Francesca is an Italian national who has resided in the UK for some 20 years, yet she has not obtained British citizenship. She is married with two young children. Francesca owns property both in the UK and Italy. She has been advised that if Italian succession law were to apply to her Italian property, then her husband would be entitled to a portion under the partial forced heirship rules on her death, which is not a result that Francesca wants.
Francesca is currently unable to make an election in her will that the laws of England and Wales should apply to her estate as she is not a UK national. As it stands, due to the interaction between the Regulation and English conflict of laws rules, the Italian property will likely be subject to Italy’s forced heirship rules, because it is immovable property located in Italy. If Francesca were to decide to move back to Italy for her later years and regain habitual residence there, then this position would be further cemented, as Italy would simply apply the laws of habitual residence, being Italy.
As a result of this unfavourable outcome, Francesca is considering applying for British citizenship so that she can then make a Brussels IV election in her will to counter the application of both the English conflict of law rules and the general rule under the Regulation. By doing so, she could have the freedom to leave the Italian property entirely to her two children.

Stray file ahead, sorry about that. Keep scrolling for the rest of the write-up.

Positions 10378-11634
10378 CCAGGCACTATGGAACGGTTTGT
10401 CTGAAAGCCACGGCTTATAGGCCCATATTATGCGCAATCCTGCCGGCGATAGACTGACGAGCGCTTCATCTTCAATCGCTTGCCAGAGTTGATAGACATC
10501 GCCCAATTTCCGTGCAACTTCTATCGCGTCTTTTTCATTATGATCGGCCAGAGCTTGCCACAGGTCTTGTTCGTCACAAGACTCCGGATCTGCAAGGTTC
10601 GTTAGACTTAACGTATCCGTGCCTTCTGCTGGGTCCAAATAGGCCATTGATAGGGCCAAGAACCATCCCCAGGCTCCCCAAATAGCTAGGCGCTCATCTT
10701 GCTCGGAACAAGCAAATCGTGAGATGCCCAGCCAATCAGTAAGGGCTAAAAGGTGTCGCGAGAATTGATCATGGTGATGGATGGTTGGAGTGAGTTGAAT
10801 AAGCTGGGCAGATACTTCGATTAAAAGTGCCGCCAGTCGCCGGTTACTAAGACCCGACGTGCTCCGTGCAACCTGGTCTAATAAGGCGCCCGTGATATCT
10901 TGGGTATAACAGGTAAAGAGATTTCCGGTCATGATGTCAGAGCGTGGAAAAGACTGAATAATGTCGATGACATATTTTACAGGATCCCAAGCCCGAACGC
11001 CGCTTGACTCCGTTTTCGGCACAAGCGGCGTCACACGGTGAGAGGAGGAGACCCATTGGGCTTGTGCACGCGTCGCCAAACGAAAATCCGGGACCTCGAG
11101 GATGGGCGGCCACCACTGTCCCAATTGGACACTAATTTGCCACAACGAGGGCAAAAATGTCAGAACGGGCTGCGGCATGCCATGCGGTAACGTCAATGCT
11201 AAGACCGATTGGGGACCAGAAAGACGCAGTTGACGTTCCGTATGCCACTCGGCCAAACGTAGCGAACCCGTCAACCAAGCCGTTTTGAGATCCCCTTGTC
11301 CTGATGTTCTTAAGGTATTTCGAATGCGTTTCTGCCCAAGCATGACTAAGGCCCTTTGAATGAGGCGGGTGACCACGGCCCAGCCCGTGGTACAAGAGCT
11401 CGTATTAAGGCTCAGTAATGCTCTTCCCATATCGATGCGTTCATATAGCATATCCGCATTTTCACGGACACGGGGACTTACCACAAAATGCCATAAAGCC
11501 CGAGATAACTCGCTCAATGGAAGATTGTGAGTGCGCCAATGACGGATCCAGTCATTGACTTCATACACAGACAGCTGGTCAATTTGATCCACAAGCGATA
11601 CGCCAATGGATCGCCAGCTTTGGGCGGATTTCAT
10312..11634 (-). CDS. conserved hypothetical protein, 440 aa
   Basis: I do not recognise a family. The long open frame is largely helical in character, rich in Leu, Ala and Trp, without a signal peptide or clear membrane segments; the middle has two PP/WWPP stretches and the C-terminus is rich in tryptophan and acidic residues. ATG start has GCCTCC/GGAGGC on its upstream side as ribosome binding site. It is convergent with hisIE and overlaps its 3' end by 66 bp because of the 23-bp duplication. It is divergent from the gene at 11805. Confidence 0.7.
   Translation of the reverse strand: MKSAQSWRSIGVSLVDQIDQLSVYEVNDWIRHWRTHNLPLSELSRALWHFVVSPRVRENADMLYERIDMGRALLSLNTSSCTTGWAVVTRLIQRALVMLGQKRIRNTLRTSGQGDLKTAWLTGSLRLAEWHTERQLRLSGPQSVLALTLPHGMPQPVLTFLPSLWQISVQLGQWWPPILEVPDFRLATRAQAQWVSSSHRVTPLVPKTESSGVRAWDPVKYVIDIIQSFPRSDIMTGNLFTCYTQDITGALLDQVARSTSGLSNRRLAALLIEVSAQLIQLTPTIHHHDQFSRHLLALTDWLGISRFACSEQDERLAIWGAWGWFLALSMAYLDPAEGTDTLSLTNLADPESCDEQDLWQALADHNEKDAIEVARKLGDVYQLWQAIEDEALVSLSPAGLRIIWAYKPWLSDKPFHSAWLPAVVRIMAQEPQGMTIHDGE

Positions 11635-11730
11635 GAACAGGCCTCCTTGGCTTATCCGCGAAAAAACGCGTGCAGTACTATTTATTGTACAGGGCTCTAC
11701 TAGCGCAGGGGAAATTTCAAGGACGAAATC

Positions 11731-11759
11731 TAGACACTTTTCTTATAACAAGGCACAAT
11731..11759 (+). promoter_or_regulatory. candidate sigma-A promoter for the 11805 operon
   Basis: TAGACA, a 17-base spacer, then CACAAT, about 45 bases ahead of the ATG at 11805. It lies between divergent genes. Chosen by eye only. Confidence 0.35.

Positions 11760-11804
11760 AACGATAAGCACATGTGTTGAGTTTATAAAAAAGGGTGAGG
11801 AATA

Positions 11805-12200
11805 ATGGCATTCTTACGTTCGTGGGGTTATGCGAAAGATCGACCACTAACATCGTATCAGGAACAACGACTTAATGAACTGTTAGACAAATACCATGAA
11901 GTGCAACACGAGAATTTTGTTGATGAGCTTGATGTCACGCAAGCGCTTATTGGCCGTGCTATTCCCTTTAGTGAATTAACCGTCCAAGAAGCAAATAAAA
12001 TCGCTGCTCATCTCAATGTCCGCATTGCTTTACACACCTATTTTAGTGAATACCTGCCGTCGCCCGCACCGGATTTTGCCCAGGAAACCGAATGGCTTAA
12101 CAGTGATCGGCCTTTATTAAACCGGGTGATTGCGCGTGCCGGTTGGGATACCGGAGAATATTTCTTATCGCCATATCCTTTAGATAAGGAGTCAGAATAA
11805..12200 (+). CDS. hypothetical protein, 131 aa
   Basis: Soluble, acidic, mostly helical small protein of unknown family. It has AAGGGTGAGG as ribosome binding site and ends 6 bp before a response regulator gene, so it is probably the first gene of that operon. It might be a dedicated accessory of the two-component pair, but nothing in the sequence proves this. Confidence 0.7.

Arnold, a British national, has lived in France for the past 40 years and has no intention of resuming residence in the UK. He owns the property where he lives in France, yet he does not want French succession law to apply to his estate as this would mean that benefit would pass to his estranged son. He instead wishes for his best friend and his partner’s daughter to inherit the property. It would therefore be advisable for Arnold to make a will, covering his worldwide assets, including a clear declaration that the laws of England and Wales shall apply to the succession of his estate.
Is it important to keep in mind that Brussels IV concerns which law applies to the succession of the estate in question, and it does not generally affect how that estate is taxed.
If an individual has more than one nationality, then they are free to choose which one’s laws will apply to the succession of their estate in their Brussels IV election.
If you think that the Regulation affects you, or could later affect you, we recommend that you review your will if you have one, or consider making one if you do not. The choice of law is important and should not be rushed into without a full understanding of how the jurisdictions concerned will treat your position. Please do get in touch should you have any questions, or for a general discussion about your tax and estate planning more broadly.
This article appeared in Professional Paraplanner.